Sunday, April 28, 2013

us and them--a sermon for Easter 5C, celebrating the ministry of PADS (public action to deliver shelter)

Rev. Teri Peterson
us and them
PADS celebration day
Acts 11.1-18
28 April 2013, Easter 5C

Now the apostles and the believers who were in Judea heard that the Gentiles had also accepted the word of God. So when Peter went up to Jerusalem, the circumcised believers criticized him, saying, “Why did you go to uncircumcised men and eat with them?” Then Peter began to explain it to them, step by step, saying, “I was in the city of Joppa praying, and in a trance I saw a vision. There was something like a large sheet coming down from heaven, being lowered by its four corners; and it came close to me. As I looked at it closely I saw four-footed animals, beasts of prey, reptiles, and birds of the air. I also heard a voice saying to me, ‘Get up, Peter; kill and eat.’ But I replied, ‘By no means, Lord; for nothing profane or unclean has ever entered my mouth.’ But a second time the voice answered from heaven, ‘What God has made clean, you must not call profane.’ This happened three times; then everything was pulled up again to heaven. At that very moment three men, sent to me from Caesarea, arrived at the house where we were. The Spirit told me to go with them and not to make a distinction between them and us. These six brothers also accompanied me, and we entered the man’s house. He told us how he had seen the angel standing in his house and saying, ‘Send to Joppa and bring Simon, who is called Peter; he will give you a message by which you and your entire household will be saved.’ And as I began to speak, the Holy Spirit fell upon them just as it had upon us at the beginning. And I remembered the word of the Lord, how he had said, ‘John baptized with water, but you will be baptized with the Holy Spirit.’ If then God gave them the same gift that he gave us when we believed in the Lord Jesus Christ, who was I that I could hinder God?” When they heard this, they were silenced. And they praised God, saying, “Then God has given even to the Gentiles the repentance that leads to life.”


There are two kinds of people in the world: rule followers and rule breakers.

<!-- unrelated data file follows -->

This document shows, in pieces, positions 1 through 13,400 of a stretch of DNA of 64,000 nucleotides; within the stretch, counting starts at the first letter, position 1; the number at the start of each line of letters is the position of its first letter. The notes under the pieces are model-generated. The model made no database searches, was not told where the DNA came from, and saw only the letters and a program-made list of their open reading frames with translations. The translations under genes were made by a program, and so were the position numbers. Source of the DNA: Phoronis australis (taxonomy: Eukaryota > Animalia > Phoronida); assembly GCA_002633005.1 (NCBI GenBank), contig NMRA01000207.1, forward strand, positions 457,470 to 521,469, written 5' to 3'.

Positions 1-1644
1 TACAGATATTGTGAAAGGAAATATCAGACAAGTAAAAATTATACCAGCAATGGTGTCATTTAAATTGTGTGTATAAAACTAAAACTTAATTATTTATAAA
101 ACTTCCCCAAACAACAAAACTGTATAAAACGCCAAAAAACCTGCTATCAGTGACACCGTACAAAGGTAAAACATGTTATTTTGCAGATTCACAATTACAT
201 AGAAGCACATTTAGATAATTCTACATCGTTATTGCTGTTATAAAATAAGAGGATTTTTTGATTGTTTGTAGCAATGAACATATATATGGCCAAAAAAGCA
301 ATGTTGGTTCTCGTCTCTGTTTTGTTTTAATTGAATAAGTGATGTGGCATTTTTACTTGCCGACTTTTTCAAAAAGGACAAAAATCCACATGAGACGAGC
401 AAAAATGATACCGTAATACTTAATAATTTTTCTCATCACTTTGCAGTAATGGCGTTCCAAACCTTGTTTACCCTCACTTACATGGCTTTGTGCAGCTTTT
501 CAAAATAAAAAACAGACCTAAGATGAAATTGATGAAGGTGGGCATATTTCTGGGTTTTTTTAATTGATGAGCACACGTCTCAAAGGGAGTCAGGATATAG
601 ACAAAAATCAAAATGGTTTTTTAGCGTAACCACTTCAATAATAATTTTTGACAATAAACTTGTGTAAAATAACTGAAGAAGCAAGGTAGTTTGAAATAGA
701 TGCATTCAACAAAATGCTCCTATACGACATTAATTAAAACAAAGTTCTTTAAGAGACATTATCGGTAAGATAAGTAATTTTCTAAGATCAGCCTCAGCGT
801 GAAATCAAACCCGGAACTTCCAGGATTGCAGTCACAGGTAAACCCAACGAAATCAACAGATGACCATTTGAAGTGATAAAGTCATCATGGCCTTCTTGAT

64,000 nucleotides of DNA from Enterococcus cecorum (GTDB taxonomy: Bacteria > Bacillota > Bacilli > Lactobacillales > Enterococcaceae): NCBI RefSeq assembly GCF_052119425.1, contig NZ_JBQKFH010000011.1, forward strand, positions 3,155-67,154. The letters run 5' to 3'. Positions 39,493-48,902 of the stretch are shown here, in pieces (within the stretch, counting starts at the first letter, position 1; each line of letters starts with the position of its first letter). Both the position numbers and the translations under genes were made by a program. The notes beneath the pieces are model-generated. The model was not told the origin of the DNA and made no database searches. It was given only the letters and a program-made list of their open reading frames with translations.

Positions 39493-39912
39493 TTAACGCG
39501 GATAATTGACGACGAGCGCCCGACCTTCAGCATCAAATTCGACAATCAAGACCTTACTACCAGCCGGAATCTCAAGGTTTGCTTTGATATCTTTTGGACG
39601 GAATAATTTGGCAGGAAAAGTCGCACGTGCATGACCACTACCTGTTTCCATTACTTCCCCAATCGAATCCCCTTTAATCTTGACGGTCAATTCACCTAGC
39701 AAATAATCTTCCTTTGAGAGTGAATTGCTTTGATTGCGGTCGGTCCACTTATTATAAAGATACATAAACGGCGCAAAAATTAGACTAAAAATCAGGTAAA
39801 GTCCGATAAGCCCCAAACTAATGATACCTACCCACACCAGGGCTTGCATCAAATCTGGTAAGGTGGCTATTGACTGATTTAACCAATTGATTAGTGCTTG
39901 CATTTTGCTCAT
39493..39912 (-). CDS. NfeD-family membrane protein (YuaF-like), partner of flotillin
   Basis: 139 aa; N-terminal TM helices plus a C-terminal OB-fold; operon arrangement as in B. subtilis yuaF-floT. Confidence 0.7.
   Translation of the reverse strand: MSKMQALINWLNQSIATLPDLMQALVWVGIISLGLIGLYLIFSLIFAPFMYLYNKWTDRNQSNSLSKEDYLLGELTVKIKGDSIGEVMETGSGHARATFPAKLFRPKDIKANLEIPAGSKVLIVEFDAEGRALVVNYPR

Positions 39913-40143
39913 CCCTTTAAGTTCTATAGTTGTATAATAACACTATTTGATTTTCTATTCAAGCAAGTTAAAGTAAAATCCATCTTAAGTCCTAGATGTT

Now of course there are some rules that need to be broken, and some that need to be followed. I’m not suggesting that all rule breakers drive faster than the speed limit on the wrong side of the road while not wearing a seat belt. Nor am I suggestion that all rule followers blindly do whatever they’re told. So maybe there’s more of a spectrum, and some days we lean more toward one side or the other.

Peter was pretty much a rule follower. Throughout his years with Jesus he was always looking for just the right thing to say, reminding Jesus to pay taxes, and even trying to stay within the letter of the law when it came to whether he knew Jesus or not. And now we find him trying to follow the rules even in the midst of prayer.

In the book of Leviticus, there are all kinds of rules for life, including personal hygiene, how we live our private lives, how we live our public lives, who we can be friends with, politics, and, of course, food. We know about the prohibition on bacon and lobster, but we probably forget about the prohibition on alligator, ostrich, scallops, and rabbit. It’s a pretty extensive list to memorize if you’re going to follow all the rules. But even in the midst of a prayer-vision, Peter knows that the things the Holy Spirit tells him to eat are an abomination—it says so in Leviticus! And worse: he has to choose which disgusting thing to eat, then catch it from the blanket petting zoo and kill it, presumably prepare it, and then eat it—breaking every possible purity code on the books. He must have thought this was a temptation story like the one of Jesus in the wilderness, so naturally, he resists.